Find Natasha Tracy on her blog, Bipolar BurbleX, InstagramFacebook, and YouTube.

June, 19 2018 at 12:39 am

Thank you for telling this story! I'm left wondering about the therapeutic implications of such experiences for those of us with mood disorders. Very interesting indeed.

May, 30 2018 at 4:52 am

Why lie? Why would you tell us that all of these comments were written today at the same time? That makes me sick. [moderated]

May, 30 2018 at 9:00 am

Hi Anon,
I apologize for your seeing an incorrect date on comments. It is due to a recent technology upgrade. We are working on rectifying this issue.
I'm sorry for any concern this may have caused.
- Natasha Tracy

gary stolz
December, 29 2017 at 4:45 am

great articles

James Twomley
November, 5 2017 at 12:34 am

I am a 58 year old M.D. Due to my Bipolar Disorder/Substance Abuse/ADHD I unfortunately lost the privilege of practicing medicine in 2003. A devastating loss of course. Quite a mind/life changing experience. I PLAN to write down my story and see if I can get someone to publish it. The problem is my energy level. I was self-diagnosed (the psychiatrist I went to agreed with me!!!) at the age of 30. I was in my Internship at that time. I KNOW I had the symptoms when I was 12 because that was when I tried alcohol and it became my solution. Alcohol did for me, very quickly, what I couldn't do for myself. I have been in and out of treatment centers since March of 1990. I have been sober now for a year and 8 months this time. I feel like if I relapse again I won't have the strength nor interest to ever stop again. Since I first saw Nicholas Cage in the movie "Leaving Las Vegas" I decided that was my fate. That is the type of thinking that comes from my mental illnesses. In any case, my experience with adrenaline rushes (in hypomanic and manic phases) is mixed. If I'm in low hypomanic phase it is WONDERFUL!!!! If I could figure out a way to stay at that level or even in a medium hypomanic state I would have a GOOD life. My experience with Bipolar Disorder is being in hypomanic states that eventually turned into full blown manic states. In full blown mania I am a person that nobody wants to be around. It is a person that I don't recognize nor does anyone else. The adrenaline rushes feel FANTASTIC while you are in the rushes. Basically with the dump of dopamine into the brain and the adrenaline rushing through my bloodstream it is like being on methamphetamine or cocaine. Ergo and to wit my tolerance for alcohol and other CNS depressants. I could tell stories about many drugs but alcohol has ALWAYS been my drug of choice. Before I went to my first treatment in 3/1990 my tolerance had reached quite a high level. I could drink a case of beer and a fifth of vodka and still function without slurring my words. That is due to the dopamine and adrenaline. I have always has this theory about adrenaline having analgesic properties, at least for me, due to many instances. For the last year or so I was in a mildly depressed state. I HATE the depression side of Bipolar!!! I have a torn rotator cuff in my right shoulder. Even without lifting anything if I place my right shoulder/arm in the wrong position I experience severe shooting pain and then some numbness in my hand. I have just been through a high hypomanic. I had so much energy that I didn't know what to do with it. I decided to mow my lawn and I did it quickly and vigorously. I realized that I was not feeling ANY pain in my right shoulder/arm. Several hours later, after I had done some things that help slow me down (other than CNS depressants) I noticed the pain returning. At that point I realized that my theory had been proven. I don't know if anyone else has similar experiences with adrenaline rushes but that is my experience. Thanks for listening.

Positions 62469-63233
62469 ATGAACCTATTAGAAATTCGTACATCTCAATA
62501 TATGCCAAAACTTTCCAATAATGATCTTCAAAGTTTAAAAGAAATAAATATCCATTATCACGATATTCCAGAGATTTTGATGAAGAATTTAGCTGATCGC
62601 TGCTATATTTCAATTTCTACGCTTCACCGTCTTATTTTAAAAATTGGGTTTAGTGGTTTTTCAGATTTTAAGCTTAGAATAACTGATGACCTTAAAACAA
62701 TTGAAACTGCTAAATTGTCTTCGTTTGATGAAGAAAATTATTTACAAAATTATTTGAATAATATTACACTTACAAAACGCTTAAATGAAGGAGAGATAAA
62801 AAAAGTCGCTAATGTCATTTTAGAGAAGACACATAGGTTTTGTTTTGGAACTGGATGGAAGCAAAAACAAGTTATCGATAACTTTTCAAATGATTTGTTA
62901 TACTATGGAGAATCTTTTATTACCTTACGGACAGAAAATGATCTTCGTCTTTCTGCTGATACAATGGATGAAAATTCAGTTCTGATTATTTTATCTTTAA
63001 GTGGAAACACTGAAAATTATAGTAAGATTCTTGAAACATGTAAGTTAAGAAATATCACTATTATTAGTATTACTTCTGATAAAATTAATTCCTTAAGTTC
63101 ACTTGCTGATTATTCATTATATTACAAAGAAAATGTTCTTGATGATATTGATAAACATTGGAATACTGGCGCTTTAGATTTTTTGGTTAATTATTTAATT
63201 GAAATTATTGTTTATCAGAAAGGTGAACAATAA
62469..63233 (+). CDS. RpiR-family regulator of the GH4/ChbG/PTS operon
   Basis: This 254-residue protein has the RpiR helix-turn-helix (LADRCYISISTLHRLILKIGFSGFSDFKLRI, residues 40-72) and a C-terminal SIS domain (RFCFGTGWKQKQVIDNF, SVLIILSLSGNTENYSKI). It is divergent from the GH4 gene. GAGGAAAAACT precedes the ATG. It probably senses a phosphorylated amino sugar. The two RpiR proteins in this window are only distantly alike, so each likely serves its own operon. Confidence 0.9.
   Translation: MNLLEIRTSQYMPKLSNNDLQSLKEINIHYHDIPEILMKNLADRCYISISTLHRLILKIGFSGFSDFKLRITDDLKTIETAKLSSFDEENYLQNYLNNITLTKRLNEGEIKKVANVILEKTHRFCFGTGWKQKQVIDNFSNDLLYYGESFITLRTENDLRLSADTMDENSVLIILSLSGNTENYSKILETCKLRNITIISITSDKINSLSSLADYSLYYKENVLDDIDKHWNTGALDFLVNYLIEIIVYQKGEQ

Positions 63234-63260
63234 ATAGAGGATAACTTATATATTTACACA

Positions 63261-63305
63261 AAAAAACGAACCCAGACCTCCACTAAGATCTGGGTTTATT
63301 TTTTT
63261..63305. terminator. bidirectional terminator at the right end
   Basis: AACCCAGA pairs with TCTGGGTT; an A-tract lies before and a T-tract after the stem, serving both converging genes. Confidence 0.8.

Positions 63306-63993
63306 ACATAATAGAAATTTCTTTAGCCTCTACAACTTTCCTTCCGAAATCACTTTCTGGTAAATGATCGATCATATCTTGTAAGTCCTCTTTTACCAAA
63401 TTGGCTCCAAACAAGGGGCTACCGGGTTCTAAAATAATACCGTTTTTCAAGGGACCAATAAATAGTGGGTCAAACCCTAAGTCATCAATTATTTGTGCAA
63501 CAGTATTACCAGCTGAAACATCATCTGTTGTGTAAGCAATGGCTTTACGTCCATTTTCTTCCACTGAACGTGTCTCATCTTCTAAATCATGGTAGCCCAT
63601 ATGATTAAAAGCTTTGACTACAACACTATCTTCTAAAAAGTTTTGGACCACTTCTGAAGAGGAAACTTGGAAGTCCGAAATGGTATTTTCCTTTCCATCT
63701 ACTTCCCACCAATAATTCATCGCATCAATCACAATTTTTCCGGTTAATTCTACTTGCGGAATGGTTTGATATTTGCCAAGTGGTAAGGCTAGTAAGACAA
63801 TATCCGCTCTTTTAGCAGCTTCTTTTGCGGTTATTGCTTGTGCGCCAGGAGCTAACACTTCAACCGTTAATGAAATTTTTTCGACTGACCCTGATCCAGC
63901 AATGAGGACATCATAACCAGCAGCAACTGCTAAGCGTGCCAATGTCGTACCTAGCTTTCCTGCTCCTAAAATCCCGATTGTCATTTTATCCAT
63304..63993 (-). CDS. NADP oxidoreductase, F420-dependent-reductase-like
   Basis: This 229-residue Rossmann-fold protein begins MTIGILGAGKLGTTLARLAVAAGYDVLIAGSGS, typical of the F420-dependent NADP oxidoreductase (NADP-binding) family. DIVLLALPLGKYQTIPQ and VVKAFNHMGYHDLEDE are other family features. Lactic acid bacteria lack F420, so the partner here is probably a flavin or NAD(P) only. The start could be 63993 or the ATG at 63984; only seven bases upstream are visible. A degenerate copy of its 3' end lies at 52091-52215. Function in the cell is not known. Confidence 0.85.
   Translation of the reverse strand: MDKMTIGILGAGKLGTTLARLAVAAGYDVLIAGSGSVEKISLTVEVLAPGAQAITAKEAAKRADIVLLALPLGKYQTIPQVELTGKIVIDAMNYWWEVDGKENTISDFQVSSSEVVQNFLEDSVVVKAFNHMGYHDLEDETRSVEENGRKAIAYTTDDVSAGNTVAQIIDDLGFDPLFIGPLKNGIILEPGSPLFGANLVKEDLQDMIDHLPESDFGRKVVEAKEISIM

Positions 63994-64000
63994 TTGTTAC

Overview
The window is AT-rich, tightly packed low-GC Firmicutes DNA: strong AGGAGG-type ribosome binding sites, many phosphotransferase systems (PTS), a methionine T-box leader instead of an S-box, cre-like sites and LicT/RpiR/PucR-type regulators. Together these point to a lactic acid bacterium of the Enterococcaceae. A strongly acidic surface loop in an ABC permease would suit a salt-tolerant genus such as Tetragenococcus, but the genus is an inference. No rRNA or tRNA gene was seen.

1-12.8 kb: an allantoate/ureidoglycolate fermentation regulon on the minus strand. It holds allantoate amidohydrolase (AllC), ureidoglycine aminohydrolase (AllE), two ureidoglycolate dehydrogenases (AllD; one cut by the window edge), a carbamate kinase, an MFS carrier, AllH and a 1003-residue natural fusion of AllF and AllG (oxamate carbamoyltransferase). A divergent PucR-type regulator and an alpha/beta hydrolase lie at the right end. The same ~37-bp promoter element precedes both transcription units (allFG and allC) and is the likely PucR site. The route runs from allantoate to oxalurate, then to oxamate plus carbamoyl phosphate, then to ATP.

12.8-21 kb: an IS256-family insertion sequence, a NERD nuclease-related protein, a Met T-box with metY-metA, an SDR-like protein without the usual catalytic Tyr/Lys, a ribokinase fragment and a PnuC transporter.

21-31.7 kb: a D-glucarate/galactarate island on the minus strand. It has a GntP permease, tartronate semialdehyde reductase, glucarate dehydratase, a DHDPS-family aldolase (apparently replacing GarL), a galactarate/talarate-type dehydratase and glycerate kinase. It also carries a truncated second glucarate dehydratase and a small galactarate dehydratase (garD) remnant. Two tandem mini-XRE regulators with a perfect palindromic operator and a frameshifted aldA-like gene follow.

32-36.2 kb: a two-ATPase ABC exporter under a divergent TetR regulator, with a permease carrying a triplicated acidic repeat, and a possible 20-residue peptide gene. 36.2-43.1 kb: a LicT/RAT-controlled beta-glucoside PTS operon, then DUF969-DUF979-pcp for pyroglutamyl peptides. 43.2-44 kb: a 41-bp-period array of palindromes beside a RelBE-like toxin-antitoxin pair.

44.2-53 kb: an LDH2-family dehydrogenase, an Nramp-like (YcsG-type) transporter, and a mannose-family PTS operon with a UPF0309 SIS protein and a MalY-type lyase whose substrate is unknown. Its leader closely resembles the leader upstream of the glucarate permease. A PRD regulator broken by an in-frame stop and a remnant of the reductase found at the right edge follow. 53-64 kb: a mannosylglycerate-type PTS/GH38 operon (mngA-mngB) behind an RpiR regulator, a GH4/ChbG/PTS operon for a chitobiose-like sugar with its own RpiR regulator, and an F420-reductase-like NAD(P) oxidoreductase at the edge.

In reply to by Anonymous (not verified)

Kisa Hopkins
July, 8 2018 at 3:46 pm